Wu Minxia took gold in the 3m synchronized springboard, and in doing so became the first woman in history to win three consecutive Olympic golds. Sustained success like that comes at a price—in Wu's case, a life entirely devoted to training, cut off from the outside world.
After her gold, Wu's father admitted to the Shanghai Morning Post that he had been hiding some bad news from her: both her grandparents had died over a year ago, and her mother had battled breast cancer for eight years.
"Wu called us after her grandmother died, I gritted my teeth and told her: ‘everything's fine, there aren't any problems','' Wu's father Wu Jueming told the paper. Wu's parents found such lies were "essential'' to ensure their daughter could keep focused on her training, the Shanghai Daily said. "We never talk about family matters with our daughter,'' the father said.
Wu's life seems to reinforce all our worst stereotypes about the Chinese Olympic program. Now 26, Wu began attending daily diving camp at six years old. At 16, she left home to live in a government-sponsored training facility, where she rarely saw her family, didn't attend school—didn't do anything but dive, all day, over and over again for this last decade.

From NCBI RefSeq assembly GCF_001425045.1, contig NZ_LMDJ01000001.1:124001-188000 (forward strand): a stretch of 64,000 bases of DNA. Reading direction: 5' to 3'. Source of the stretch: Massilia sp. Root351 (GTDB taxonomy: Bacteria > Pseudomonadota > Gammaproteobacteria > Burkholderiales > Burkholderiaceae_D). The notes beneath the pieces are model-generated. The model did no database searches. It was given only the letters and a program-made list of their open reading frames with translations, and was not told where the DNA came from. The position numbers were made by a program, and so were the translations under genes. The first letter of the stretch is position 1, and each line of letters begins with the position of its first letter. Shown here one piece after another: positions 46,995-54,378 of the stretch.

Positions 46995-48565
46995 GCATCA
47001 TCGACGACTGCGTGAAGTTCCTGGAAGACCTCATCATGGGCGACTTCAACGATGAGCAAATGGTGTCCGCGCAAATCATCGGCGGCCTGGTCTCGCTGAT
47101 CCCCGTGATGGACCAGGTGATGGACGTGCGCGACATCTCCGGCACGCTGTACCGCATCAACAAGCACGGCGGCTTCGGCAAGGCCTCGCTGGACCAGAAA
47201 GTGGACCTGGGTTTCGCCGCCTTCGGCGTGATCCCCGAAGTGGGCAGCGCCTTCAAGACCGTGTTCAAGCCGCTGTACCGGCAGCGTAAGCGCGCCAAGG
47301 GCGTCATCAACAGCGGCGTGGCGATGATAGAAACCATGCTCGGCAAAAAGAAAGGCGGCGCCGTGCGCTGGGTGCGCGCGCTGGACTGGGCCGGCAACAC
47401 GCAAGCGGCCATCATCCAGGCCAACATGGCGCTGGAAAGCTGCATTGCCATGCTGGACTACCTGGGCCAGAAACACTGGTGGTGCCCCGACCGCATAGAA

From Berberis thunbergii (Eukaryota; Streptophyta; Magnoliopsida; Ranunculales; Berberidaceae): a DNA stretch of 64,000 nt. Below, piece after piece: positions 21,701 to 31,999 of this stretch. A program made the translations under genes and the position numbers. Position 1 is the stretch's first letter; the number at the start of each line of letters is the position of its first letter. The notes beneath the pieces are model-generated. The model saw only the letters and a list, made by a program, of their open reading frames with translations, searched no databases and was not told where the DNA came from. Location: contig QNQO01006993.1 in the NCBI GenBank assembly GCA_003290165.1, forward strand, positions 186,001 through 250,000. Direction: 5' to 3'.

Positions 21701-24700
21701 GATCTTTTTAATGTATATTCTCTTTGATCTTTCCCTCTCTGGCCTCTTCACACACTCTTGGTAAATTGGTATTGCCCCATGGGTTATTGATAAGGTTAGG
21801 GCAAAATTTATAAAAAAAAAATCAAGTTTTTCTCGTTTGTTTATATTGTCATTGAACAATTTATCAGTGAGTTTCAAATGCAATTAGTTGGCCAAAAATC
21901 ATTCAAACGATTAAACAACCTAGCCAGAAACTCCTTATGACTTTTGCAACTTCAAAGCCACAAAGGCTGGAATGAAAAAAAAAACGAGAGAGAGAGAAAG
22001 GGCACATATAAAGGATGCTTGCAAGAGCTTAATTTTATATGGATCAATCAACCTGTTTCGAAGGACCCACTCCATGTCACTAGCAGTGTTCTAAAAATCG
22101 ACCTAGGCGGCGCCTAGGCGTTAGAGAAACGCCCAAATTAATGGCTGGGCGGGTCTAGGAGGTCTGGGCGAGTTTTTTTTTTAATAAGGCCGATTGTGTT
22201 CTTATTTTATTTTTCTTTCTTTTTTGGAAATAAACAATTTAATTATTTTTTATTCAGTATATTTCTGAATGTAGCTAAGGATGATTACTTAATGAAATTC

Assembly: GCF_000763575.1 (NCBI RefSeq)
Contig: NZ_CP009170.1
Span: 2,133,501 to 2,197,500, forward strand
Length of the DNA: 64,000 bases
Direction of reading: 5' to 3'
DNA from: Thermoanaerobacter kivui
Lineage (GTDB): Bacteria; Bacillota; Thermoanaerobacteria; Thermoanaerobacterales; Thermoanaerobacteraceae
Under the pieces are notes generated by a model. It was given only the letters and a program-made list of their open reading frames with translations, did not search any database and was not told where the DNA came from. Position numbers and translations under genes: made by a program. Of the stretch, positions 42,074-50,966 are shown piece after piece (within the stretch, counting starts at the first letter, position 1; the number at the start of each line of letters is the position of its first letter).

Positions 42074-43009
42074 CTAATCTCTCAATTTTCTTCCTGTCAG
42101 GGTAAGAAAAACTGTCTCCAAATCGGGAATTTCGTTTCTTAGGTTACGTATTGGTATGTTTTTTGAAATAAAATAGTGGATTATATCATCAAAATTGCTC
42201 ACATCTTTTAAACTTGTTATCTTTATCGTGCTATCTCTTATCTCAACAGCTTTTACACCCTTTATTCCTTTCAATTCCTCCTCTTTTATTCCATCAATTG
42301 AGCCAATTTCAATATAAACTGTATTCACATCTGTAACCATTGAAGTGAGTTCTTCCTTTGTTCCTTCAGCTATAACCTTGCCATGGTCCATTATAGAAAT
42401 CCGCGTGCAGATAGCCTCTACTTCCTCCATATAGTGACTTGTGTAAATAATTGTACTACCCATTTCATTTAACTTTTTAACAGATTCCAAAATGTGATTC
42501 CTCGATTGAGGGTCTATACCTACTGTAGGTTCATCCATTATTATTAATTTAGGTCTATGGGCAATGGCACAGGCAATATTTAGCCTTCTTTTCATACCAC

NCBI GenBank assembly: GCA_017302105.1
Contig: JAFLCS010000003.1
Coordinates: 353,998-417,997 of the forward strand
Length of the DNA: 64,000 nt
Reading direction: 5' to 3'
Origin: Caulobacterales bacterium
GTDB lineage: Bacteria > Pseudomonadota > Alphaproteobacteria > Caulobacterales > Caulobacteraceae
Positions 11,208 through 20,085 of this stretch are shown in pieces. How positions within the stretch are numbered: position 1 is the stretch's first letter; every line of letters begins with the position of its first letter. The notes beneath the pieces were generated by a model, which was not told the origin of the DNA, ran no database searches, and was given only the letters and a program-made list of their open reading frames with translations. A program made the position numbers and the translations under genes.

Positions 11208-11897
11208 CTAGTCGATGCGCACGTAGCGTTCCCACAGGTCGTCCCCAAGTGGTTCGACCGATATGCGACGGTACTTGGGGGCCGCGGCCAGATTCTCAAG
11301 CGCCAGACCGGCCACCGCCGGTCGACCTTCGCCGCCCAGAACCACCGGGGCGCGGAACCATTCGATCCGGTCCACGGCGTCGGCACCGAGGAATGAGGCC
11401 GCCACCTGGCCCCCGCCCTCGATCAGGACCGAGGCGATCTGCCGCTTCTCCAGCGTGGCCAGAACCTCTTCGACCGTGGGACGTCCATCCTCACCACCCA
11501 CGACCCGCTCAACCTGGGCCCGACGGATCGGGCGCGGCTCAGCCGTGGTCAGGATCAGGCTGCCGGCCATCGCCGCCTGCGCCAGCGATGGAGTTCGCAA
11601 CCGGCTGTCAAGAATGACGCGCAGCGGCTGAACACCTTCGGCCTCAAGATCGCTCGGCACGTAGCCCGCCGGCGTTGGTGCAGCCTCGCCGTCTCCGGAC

Her parents only kept up with her life by following her Weibo account, the Chinese equivalent of Twitter. Said her father,
"We've known for years that our daughter doesn't belong to us any more."
Her parents even traveled to London to watch her compete at the Olympics, but either chose not to or weren't allowed to meet her until after she competed. The extent of their correspondence: a text message to let her know they had arrived safely.
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Her mother's cancer is now in remission, but Wu's story has reportedly reignited discussion in China over the country's dogged commitment to athletics, at the expense of all else. But Wu did win her third straight gold, and China does lead the medal table, so the debate over success vs. humanity is likely to remain just that—a debate.
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